The ATO advises that you can't claim a deduction for what's called 'conventional clothing' even if your boss tells you to wear it. The ATO said occupation-specific clothing can be chequered chef pants, while protective clothing like hi-vis safety vests and steel-capped boots can be claimed as deductions.

"There's no such thing as a standard deduction for clothing and laundry, and there's no safe level to claim a deduction where you haven't spent the money or where an expense isn't directly related to earning your income."

Car expenses

The ATO advised there were $8.8 billion in car-related claims during the last financial year – coming from 3.75 million people.

That's a whopping $2,347 per person.

The ATO's concerned that people are claiming private trips, trips they didn't make, or trips or car expenses that have already been paid by their employers.

What made the ATO raise an eyebrow for car-expenses claims is that 870,000 people claimed the absolute maximum amount they could for work-related travel under 5000kms.

"It's legitimate to claim for 5000 kilometres if you did actually do them as part of earning your income".

"The ATO is concerned that some taxpayers mistakenly believe that this is a 'standard' deduction they're entitled to, without needing to provide any evidence of having travelled that distance or even having undertaken any travel at all."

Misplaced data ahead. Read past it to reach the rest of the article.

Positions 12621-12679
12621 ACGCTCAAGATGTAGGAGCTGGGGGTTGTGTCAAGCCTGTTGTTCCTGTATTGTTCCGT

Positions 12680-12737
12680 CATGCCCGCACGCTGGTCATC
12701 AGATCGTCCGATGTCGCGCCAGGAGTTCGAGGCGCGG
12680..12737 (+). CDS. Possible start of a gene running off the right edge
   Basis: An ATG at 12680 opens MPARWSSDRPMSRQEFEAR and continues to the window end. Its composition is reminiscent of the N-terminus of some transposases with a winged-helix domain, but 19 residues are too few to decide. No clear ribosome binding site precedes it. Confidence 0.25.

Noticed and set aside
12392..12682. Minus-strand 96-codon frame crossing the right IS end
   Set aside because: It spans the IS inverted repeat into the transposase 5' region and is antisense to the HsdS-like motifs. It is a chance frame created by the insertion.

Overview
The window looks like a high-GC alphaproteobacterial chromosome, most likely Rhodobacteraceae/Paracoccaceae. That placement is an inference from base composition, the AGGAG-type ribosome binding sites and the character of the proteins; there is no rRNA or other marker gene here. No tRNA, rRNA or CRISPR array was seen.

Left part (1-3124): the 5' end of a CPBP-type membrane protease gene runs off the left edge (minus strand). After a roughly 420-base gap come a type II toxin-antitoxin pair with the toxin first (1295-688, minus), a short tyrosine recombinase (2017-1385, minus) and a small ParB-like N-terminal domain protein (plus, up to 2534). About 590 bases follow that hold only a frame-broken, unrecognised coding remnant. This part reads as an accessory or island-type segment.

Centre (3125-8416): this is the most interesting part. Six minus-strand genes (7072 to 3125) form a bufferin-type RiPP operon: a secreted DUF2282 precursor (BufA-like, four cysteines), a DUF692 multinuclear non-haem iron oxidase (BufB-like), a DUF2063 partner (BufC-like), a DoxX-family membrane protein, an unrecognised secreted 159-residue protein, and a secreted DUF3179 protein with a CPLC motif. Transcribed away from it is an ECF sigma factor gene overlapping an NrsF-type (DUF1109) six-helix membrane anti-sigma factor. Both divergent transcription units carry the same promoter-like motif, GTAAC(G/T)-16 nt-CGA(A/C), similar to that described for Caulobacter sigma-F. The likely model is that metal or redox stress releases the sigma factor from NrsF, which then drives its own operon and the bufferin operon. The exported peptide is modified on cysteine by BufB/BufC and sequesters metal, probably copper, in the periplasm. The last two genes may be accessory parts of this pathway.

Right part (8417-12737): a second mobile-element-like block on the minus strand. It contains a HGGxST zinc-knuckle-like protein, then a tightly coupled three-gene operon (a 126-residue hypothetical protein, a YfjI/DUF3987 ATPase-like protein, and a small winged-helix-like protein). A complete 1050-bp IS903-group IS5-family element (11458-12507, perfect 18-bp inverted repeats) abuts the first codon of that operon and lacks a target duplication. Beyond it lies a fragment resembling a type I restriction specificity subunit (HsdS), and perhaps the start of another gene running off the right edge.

While you don't need to provide a log book for claims under 5000km, you need to provide some record of travelling to the places you said you did.

What's more, the ATO's data analytics unit's getting better all the time – it'll be able to match up your claim with others in your industry earning similar incomes.

Be careful, the ATO are certainly watching.

Trading names are being retired

(Source – www.ato.gov.au – 22 May 2018)

The Australian Business Register (ABR) is working with Australian Securities & Investments Commission (ASIC) in preparation for the retirement of trading names.

To continue trading under a specific name, you need to register it as a business name. After a business name is successfully registered it will appear on ASIC's business names register and the ABN Lookup.

From November, all trading names will be removed from ABN Lookup. Only registered business names will continue to be listed, so check you have registered your trading name as a business name with ASIC by then.

Changes to GST on property transactions

(Source – www.ato.gov.au – 4 May 2018)

From 1 July 2018, if you are purchasing new residential premises or potential residential land subdivisions you will have to pay the GST directly to the ATO as part of the settlement.

These changes will apply to contracts entered into on or after 1 July 2018.

The amount of GST hasn't changed, just who is required to pay the GST to the ATO has. You now pay the GST directly to the ATO instead of paying it to the developer as part of the purchase price. You won't have to register for GST to make this payment.

Property developers will need to give written notification to you when you need to withhold an amount for GST. There are no changes to the sales of existing residential properties or the sales of new or existing commercial properties.

Be sure to check this legally before a prospective purchase ends up costing you more by not complying with the new GST requirements.